I have read the article, Original Sin According to St. Paul, by John S. Romanides, several times and I believe I’ve absorbed its main points. This is a modern Orthodox theological paper written in light of interaction with Western thought. As such, it has some points that fit well with this series. I encourage anyone interested to go read the full article. Romanides begins with an exploration of fallen creation and makes an important point.
Whether or not belief in the present, real and active power of Satan appeals to the Biblical theologian, he cannot ignore the importance that St. Paul attributes to the power of the devil. To do so is to completely misunderstand the problem of original sin and its transmission and so misinterpret the mind of the New Testament writers and the faith of the whole ancient Church. In regard to the power of Satan to introduce sin into the life of every man, St. Augustine in combating Pelagianism obviously misread St. Paul. by relegating the power of Satan, death, and corruption to the background and pushing to the foreground of controversy the problem of personal guilt in the transmission of original sin, St. Augustine introduced a false moralistic philosophical approach which is foreign to the thinking of St. Paul and which was not accepted by the patristic tradition of the East.
As I mentioned yesterday, the power of corruption and death is active and personal, not passive. Moreover, deliberately or not, the sort of thinking the West employs about original sin leads to a certain sort of metaphysical dualism.
It is obvious from St. Paul’s expressions concerning fallen creation, Satan, and death, that there is no room in his thinking for any type of metaphysical dualism, of departmentalization which would make of this world and intermediary domain which for man is merely a stepping stone leading either into the presence of God or into the kingdom of Satan. The idea of a three story universe, whereby God and His company of saints and angels occupy the top floor, the devil the basement, and man in the flesh the middle, has no room in Pauline theology. For Paul, all three orders of existence interpenetrate. There is no such thing as a middle world of neutrality where man can live according to natural law and then be judged for a life of happiness in the presence of God or for a life of torment in the pits of outer darkness. On the contrary, all of creation is the domain of God, Who Himself cannot be tainted with evil. But in His domain there are other wills which He has created, which can choose either the kingdom of God or the kingdom of death and destruction.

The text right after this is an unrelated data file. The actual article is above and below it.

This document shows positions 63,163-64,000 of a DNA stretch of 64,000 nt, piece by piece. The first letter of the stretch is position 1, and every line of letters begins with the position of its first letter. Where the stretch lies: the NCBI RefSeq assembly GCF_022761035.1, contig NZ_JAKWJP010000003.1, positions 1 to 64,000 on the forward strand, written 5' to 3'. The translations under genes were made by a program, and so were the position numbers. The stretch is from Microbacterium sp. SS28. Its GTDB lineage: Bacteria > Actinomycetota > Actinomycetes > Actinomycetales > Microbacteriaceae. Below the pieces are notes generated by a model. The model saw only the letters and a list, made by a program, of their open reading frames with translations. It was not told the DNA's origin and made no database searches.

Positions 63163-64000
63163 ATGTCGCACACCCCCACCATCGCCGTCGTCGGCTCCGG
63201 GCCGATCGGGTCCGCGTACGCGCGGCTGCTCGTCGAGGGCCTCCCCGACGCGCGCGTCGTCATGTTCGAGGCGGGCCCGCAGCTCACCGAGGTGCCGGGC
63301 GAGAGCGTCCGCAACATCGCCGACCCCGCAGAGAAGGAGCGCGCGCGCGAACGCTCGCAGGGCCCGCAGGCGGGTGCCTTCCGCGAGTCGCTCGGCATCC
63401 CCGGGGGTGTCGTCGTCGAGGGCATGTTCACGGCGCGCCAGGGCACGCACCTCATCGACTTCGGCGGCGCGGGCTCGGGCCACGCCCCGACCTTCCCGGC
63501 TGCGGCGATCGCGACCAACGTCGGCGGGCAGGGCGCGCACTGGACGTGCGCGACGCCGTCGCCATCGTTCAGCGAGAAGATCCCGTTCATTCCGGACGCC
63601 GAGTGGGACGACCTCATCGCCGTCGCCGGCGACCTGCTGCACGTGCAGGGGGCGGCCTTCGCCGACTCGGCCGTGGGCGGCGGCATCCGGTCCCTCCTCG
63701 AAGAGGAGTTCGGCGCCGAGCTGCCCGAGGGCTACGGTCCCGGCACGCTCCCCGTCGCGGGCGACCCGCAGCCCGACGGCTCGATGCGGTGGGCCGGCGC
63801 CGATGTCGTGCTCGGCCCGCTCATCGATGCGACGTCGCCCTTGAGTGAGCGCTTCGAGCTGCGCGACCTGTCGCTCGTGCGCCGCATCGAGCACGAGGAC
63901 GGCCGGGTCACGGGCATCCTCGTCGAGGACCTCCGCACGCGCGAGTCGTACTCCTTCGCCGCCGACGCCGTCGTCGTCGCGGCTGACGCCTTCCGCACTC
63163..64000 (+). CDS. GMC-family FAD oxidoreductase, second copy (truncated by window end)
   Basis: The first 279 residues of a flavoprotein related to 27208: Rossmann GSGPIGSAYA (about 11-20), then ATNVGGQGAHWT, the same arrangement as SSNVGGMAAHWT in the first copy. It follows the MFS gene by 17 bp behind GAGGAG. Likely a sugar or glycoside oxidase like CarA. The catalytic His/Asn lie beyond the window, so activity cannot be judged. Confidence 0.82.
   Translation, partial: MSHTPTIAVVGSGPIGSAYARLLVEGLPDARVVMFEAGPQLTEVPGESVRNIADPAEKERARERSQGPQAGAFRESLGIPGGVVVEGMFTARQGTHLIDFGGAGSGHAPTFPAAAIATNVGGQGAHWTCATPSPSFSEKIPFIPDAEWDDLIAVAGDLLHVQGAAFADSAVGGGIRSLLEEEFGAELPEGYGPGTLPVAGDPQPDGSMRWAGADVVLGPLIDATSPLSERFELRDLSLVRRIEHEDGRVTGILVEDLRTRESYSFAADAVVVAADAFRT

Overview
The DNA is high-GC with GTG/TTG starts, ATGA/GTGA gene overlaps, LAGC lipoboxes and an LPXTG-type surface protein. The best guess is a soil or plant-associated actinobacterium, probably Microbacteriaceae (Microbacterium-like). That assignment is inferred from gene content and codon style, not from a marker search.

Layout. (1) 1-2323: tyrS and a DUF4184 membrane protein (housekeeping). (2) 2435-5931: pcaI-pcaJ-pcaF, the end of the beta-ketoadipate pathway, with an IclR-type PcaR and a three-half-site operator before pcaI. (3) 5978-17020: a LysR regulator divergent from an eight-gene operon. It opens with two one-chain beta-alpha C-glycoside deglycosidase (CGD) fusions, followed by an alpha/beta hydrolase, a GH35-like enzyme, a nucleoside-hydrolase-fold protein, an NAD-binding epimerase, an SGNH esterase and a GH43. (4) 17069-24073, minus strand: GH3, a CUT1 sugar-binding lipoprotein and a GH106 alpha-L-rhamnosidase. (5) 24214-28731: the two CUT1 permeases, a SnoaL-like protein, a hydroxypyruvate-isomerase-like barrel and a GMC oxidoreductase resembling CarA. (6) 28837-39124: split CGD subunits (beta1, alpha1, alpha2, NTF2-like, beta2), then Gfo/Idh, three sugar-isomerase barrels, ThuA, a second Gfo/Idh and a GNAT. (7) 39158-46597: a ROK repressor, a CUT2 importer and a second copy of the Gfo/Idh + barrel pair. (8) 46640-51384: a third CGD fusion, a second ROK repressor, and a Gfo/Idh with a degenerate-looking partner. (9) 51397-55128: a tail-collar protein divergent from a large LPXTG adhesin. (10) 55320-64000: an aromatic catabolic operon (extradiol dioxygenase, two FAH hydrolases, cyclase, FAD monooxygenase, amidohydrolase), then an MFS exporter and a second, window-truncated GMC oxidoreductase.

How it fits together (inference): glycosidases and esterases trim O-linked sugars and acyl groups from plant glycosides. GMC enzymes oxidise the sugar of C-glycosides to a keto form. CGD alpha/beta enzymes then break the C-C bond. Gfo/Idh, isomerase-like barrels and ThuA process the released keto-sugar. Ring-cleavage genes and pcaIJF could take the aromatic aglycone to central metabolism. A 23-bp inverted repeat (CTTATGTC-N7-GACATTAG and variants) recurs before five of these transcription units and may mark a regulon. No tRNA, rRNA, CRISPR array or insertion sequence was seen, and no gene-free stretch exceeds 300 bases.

Does not the above accurately describe the way many Christians and non-Christians alike in our country today view the Christian story of reality, as a sort of three story universe? Fr. Stephen Freeman has an excellent article on that very subject, Christianity in a One-Storey Universe. I highly recommend it.
Then, in the second section, Romanides attacks the resulting view of God’s justice, that essentially makes God responsible for death.
On the other hand, it is a grave mistake to make the justice of God responsible for death and corruption. Nowhere does Paul attribute the beginnings of death and corruption to God. On the contrary, nature was subjected to vanity and corruption by the devil, who through the sin and death of the first man managed to lodge himself parasitically within creation, of which he was already a part but at first not yet its tyrant. For Paul, the transgression of the first man opened the way for the entrance of death into the world, but this enemy is certainly not the finished product of God. Neither can the death of Adam, or even of each man, be considered the outcome of any decision of God to punish. St. Paul never suggests such an idea.
Rather, as the nature of the Trinity itself suggests, the problem is deeply relational.